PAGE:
Why you should care about Edinburgh’s new mental health strategy
Edinburgh has just released its new strategy to ‘boost mental health’ at the university.
Look, strategy and policy tends to be pretty boring. But there are important changes being made that could affect the lives of you or your friends. Basically, the university is investing a further £140,000 into counselling, as well as providing mental health training to all personal tutors by 2019.
This matters, and more than you think. Policy is a weird thing – how much is £140,000 mean context? Why do personal tutors need the training if there’s a counselling service?
Edinburgh came 11th in The Tab’s Mental Health Rankings last year – not bad, but not great either. Waiting times are a common complaint, and demand has dramatically risen since 2011. Last year the university spent £850,000 on counselling services, while over 2,600 students tried to access the counselling service, up from under 2000 in 2014/15.
The extra £140,000 will take funding up to just under £1,000,000, a rise of over 16%. That’s well above the national average for year-on-year increases in mental health funding. That means the university can see more people, and is better placed to deal with the sudden rises in demand that have happened in recent years, and may happen again. It’s the difference between being seen in three weeks time, rather than four. That matters – there are students who get scarily close to suicide in the gap between assessment and actual counselling. Student suicides reached a unprecedented high last year.
Edinburgh has never been at panic stations over mental health issues. The service is well-funded, and the university clearly takes these issues seriously. It’s something I don’t think we always particularly appreciate about the university’s provision of mental health services. These are fucking complicated, sensitive things to administer. One false step can mean a student getting hospitalised, yet services still have to make the brutal decision on which students to prioritise over others. Yet Edinburgh has demonstrated a willingness to commit and engage with these issues that other universities haven’t.
In quick terms, universities have a legal duty of care to students, hence why they have to provide some level of wellbeing or counselling. The NHS’s funding crisis means that there is a ‘cascade’ happening – fewer hospital beds mean more people being pushed to outpatient services, which means people with serious issues get pushed down the spectrum of care, which means the NHS ends up directing people to university services, because then at least they’ll get seen by someone. Except, of course, that the quality of university mental health services is incredibly varied.
Last summer, I spoke to a student at Glasgow who was self-harming to the point of hospitalisation every week. Glasgow’s service was so oversubscribed, she was told she “wasn’t ‘ill enough'”. While good mental health services should be something we expect, we at Edinburgh are lucky to have the safety net we have. Friends of mine waited two months to get seen at Edinburgh. At Glasgow, people are waiting six months.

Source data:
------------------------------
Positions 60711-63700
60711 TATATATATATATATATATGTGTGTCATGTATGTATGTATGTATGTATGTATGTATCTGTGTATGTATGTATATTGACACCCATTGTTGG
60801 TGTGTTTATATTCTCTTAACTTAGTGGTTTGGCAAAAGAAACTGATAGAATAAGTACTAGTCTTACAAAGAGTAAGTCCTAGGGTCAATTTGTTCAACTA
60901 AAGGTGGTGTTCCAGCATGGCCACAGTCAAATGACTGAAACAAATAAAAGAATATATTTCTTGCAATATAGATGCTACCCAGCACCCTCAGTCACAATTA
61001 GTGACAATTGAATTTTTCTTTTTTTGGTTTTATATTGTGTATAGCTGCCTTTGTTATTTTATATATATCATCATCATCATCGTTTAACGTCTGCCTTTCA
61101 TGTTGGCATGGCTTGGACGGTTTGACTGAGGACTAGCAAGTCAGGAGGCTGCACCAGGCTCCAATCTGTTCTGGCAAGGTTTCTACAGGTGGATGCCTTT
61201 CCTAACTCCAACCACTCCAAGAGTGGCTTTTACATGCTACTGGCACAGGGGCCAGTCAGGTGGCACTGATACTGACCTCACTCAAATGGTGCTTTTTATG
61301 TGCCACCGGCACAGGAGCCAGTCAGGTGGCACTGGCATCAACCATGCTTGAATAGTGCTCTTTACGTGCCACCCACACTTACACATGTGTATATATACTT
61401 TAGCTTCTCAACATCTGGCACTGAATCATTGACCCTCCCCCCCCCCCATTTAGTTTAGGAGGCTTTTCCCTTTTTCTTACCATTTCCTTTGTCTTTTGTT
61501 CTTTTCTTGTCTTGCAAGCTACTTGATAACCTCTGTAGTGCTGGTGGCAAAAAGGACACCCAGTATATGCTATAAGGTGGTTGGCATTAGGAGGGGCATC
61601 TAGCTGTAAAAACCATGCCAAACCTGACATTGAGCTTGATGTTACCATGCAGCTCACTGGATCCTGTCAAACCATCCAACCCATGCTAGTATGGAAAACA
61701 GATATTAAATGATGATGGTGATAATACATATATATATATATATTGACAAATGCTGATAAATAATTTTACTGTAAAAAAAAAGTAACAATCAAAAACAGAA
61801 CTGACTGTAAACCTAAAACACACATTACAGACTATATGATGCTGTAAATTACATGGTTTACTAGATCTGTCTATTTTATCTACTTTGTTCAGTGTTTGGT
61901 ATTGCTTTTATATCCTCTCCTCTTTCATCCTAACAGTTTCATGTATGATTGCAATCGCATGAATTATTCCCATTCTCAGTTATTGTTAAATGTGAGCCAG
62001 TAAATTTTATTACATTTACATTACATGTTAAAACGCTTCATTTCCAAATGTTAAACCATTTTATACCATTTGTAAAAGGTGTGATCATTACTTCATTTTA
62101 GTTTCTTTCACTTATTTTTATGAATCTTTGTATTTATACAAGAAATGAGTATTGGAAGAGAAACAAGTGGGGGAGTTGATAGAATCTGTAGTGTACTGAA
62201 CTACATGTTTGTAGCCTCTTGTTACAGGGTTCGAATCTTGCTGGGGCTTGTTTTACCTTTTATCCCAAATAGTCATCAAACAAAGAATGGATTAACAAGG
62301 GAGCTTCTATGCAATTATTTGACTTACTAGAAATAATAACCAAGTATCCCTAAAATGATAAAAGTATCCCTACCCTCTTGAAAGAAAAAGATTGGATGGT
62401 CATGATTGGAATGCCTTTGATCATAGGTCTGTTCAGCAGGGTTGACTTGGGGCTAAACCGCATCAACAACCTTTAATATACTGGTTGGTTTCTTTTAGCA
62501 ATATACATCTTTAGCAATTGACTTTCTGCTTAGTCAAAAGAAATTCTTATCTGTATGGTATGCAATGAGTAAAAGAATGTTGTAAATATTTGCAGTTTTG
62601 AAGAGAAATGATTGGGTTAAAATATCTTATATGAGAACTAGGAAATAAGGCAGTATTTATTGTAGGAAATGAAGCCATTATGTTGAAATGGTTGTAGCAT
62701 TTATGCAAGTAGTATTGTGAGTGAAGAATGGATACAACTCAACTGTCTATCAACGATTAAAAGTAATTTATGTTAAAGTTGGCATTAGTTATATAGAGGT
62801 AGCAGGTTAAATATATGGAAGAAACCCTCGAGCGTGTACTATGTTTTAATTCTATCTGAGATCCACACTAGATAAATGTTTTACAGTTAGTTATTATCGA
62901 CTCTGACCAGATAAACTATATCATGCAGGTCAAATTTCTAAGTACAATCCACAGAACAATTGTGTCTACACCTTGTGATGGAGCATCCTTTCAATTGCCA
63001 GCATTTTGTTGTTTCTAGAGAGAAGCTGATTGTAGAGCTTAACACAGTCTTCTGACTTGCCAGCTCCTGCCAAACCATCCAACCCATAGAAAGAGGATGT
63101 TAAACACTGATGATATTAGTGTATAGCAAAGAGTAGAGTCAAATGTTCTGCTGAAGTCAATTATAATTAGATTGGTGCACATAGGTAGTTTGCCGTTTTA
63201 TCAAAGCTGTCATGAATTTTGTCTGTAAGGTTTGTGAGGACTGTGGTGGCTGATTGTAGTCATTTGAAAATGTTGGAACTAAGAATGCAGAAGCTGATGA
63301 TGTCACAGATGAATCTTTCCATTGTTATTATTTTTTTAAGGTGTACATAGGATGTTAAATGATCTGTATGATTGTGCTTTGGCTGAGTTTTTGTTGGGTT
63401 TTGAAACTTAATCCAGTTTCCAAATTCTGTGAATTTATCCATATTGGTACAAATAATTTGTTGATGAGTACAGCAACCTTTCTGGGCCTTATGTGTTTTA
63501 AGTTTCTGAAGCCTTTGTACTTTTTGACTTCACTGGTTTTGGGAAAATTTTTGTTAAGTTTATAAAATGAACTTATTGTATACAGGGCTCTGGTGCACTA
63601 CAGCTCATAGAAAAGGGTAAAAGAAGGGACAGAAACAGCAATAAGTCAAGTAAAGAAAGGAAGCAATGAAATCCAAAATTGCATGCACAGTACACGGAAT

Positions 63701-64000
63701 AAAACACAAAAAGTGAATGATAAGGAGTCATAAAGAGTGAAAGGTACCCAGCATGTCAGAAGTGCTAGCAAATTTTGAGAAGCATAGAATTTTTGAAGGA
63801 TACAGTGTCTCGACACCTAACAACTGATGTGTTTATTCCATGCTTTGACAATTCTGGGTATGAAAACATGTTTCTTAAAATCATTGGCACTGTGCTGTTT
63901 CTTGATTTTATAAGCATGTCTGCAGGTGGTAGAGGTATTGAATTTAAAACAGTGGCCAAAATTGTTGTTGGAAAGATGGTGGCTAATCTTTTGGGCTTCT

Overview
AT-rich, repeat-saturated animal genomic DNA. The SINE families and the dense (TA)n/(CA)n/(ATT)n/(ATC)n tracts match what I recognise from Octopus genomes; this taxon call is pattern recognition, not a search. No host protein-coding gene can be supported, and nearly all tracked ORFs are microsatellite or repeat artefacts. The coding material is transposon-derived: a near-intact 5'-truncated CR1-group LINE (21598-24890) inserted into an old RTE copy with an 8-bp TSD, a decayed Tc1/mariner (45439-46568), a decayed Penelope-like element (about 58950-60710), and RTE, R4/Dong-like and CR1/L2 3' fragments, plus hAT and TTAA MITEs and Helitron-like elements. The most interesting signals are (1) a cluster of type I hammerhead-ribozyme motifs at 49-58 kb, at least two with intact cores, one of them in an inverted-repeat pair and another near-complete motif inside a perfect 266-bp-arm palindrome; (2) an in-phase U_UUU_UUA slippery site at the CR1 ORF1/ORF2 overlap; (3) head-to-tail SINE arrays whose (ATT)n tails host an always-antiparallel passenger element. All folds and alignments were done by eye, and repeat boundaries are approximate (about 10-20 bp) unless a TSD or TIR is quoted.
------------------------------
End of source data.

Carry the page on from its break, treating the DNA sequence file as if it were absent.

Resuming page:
There are universities which have canned their counselling services, despite counselling sessions still being the “heart of the services” according to Student Health Association’s Honorary Secretary Dr Dominique Thomson. I spent all of last summer hearing horror stories of self harm, attempted suicides and drug overdoses from students around the country, in part because they were struggling to access any kind of mental health service. I also spoke to experts about best practice – what was the best way for universities to tackle the mental health crisis?
The message came loud and clear: more money for services, to shorten waiting times and provide a wider scope of services; and a more holistic approach – training for personal tutors and student support officers so ‘signposting’ can happen – where any member of the university staff can spot a student who is struggling with mental health, and point them towards the counselling service.
I cannot emphasise enough how important those two policies are.
And they are exactly what the university has just committed to. Arguably, they should have done it earlier. That doesn’t matter now, change has happened, and good change at that – the university has listened, reacted, and implemented two serious policies that will have a lasting effect for years to come. Too often we criticise the university and EUSA – today they deserve our applause: the university for implementing the changes, and EUSA for encouraging and pressuring them to do so.
This isn’t just ‘student welfare’ – these mental health services and policies save people’s lives. Mental health is a universal issue. These services put people back on the map. They stop you from dropping out of university. They stop your best mate from overdosing, your flatmate from self-harming, and rescue your teammate from depression.
When I used to run The Tab Edinburgh, the most common complaints I heard were variants on ‘The university doesn’t care about students’, or ‘what does EUSA actually do?’. Well here you go – positive change, change that will change people’s lives. And the funny thing about it – you probably didn’t even realise it had happened.